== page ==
How to Convert a Closet Into a Food Pantry
Tom Silva gives advice on inexpensive closet organizing accessories
I’d like to convert a shallow clothes closet near the kitchen into a pantry for dry and canned food and small appliances. Nothing fancy; I’ll keep its door closed most of the time. Any suggestions?
—Elizabeth Burkett, Blowing Rock, NC
If “nothing fancy” means inexpensive and easy to install, then it would be hard to do better than one of the metal shelving kits sold at home centers. They usually come with shelf standards—slotted steel bars like the one I’m holding, above—shelf brackets that fit into the standard’s slots, wire shelving, and a hang track, like the one in my left hand. For ease of cleaning and corrosion resistance, the standards and brackets are epoxy-coated and the shelves are dipped in vinyl. All parts are made of steel; four 4-foot-long shelves supported by three standards and a hang track are strong enough to hold up to 600 pounds of cans, jars, kitchen mixers, and the like. If your closet is wider than 48 inches, this kind of shelving comes in long sections that can be cut to fit.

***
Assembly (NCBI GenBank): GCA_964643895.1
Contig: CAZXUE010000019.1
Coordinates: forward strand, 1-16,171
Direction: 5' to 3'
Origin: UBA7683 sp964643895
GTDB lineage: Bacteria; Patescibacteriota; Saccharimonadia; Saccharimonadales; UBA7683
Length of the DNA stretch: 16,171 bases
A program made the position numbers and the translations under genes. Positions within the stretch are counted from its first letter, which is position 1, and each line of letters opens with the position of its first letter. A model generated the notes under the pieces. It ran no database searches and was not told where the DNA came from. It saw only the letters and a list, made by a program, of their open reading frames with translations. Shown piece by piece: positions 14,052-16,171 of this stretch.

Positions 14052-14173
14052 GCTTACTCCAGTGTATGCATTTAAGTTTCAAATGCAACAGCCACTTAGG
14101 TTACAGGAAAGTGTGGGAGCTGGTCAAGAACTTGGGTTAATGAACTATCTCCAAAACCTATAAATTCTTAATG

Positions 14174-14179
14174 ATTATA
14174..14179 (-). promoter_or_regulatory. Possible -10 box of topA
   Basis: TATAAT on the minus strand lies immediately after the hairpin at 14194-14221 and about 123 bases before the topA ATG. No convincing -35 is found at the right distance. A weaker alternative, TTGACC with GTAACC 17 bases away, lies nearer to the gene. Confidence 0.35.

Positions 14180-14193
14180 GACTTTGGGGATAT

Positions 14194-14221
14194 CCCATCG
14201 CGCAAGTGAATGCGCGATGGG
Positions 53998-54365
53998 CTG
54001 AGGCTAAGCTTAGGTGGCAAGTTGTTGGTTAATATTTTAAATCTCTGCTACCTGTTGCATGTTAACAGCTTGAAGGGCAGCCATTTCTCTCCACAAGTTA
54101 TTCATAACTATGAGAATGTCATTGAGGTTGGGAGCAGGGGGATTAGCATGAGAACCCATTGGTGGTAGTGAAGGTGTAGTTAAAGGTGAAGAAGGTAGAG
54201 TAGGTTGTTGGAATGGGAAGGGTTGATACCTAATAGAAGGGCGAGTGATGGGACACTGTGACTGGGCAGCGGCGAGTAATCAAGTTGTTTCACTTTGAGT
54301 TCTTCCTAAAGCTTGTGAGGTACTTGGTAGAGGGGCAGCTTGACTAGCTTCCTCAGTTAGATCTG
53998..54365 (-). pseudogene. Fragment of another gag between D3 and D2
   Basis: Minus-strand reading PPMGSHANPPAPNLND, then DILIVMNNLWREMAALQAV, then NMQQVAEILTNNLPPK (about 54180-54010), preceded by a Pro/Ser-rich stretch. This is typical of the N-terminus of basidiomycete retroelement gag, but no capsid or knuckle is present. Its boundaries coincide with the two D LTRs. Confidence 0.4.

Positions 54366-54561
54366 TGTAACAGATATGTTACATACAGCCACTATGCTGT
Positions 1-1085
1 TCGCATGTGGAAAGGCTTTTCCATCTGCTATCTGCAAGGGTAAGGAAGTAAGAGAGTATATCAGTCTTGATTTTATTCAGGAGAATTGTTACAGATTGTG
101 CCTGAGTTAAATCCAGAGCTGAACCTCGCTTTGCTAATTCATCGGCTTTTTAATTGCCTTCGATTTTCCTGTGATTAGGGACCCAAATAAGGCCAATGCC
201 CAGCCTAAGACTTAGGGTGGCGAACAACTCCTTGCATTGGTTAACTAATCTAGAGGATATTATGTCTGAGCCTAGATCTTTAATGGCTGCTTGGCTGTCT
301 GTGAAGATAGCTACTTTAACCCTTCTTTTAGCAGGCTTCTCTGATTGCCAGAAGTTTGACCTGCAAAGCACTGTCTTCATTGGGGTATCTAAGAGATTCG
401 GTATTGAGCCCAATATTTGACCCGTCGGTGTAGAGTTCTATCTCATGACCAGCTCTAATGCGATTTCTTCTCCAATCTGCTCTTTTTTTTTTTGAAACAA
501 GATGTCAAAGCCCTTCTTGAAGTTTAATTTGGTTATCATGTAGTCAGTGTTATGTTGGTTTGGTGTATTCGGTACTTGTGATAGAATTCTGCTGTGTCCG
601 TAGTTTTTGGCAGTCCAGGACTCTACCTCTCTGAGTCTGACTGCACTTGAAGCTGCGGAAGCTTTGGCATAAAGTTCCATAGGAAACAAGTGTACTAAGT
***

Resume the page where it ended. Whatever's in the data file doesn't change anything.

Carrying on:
As you design your closet, keep in mind that the brackets—and therefore the standards—have to be placed no more than 4 inches from the end of a shelf and no more than 2 feet apart. It’s also important to know where the studs are so that you can screw the hang track—and the standards, if possible—to them. If you only use drywall anchors to hold everything up, the weight on the shelves will probably pull the standards out of the wall and send your pantry items crashing to the floor. Fastening a hang track to the studs also lets you place the standards where they provide the best shelf support, even if there’s no stud in that spot.
When installing these systems, use a level to make sure the track is horizontal and the standards are plumb. And to stabilize the standards, make use of every fastener hole they have, by driving the screws into either studs or drywall anchors.
Shown: Tom Silva demonstrates how a shelf standard, in his right hand, attaches to the hang track in his left. Because the track is screwed to the studs, the standards hanging from it don’t need to be.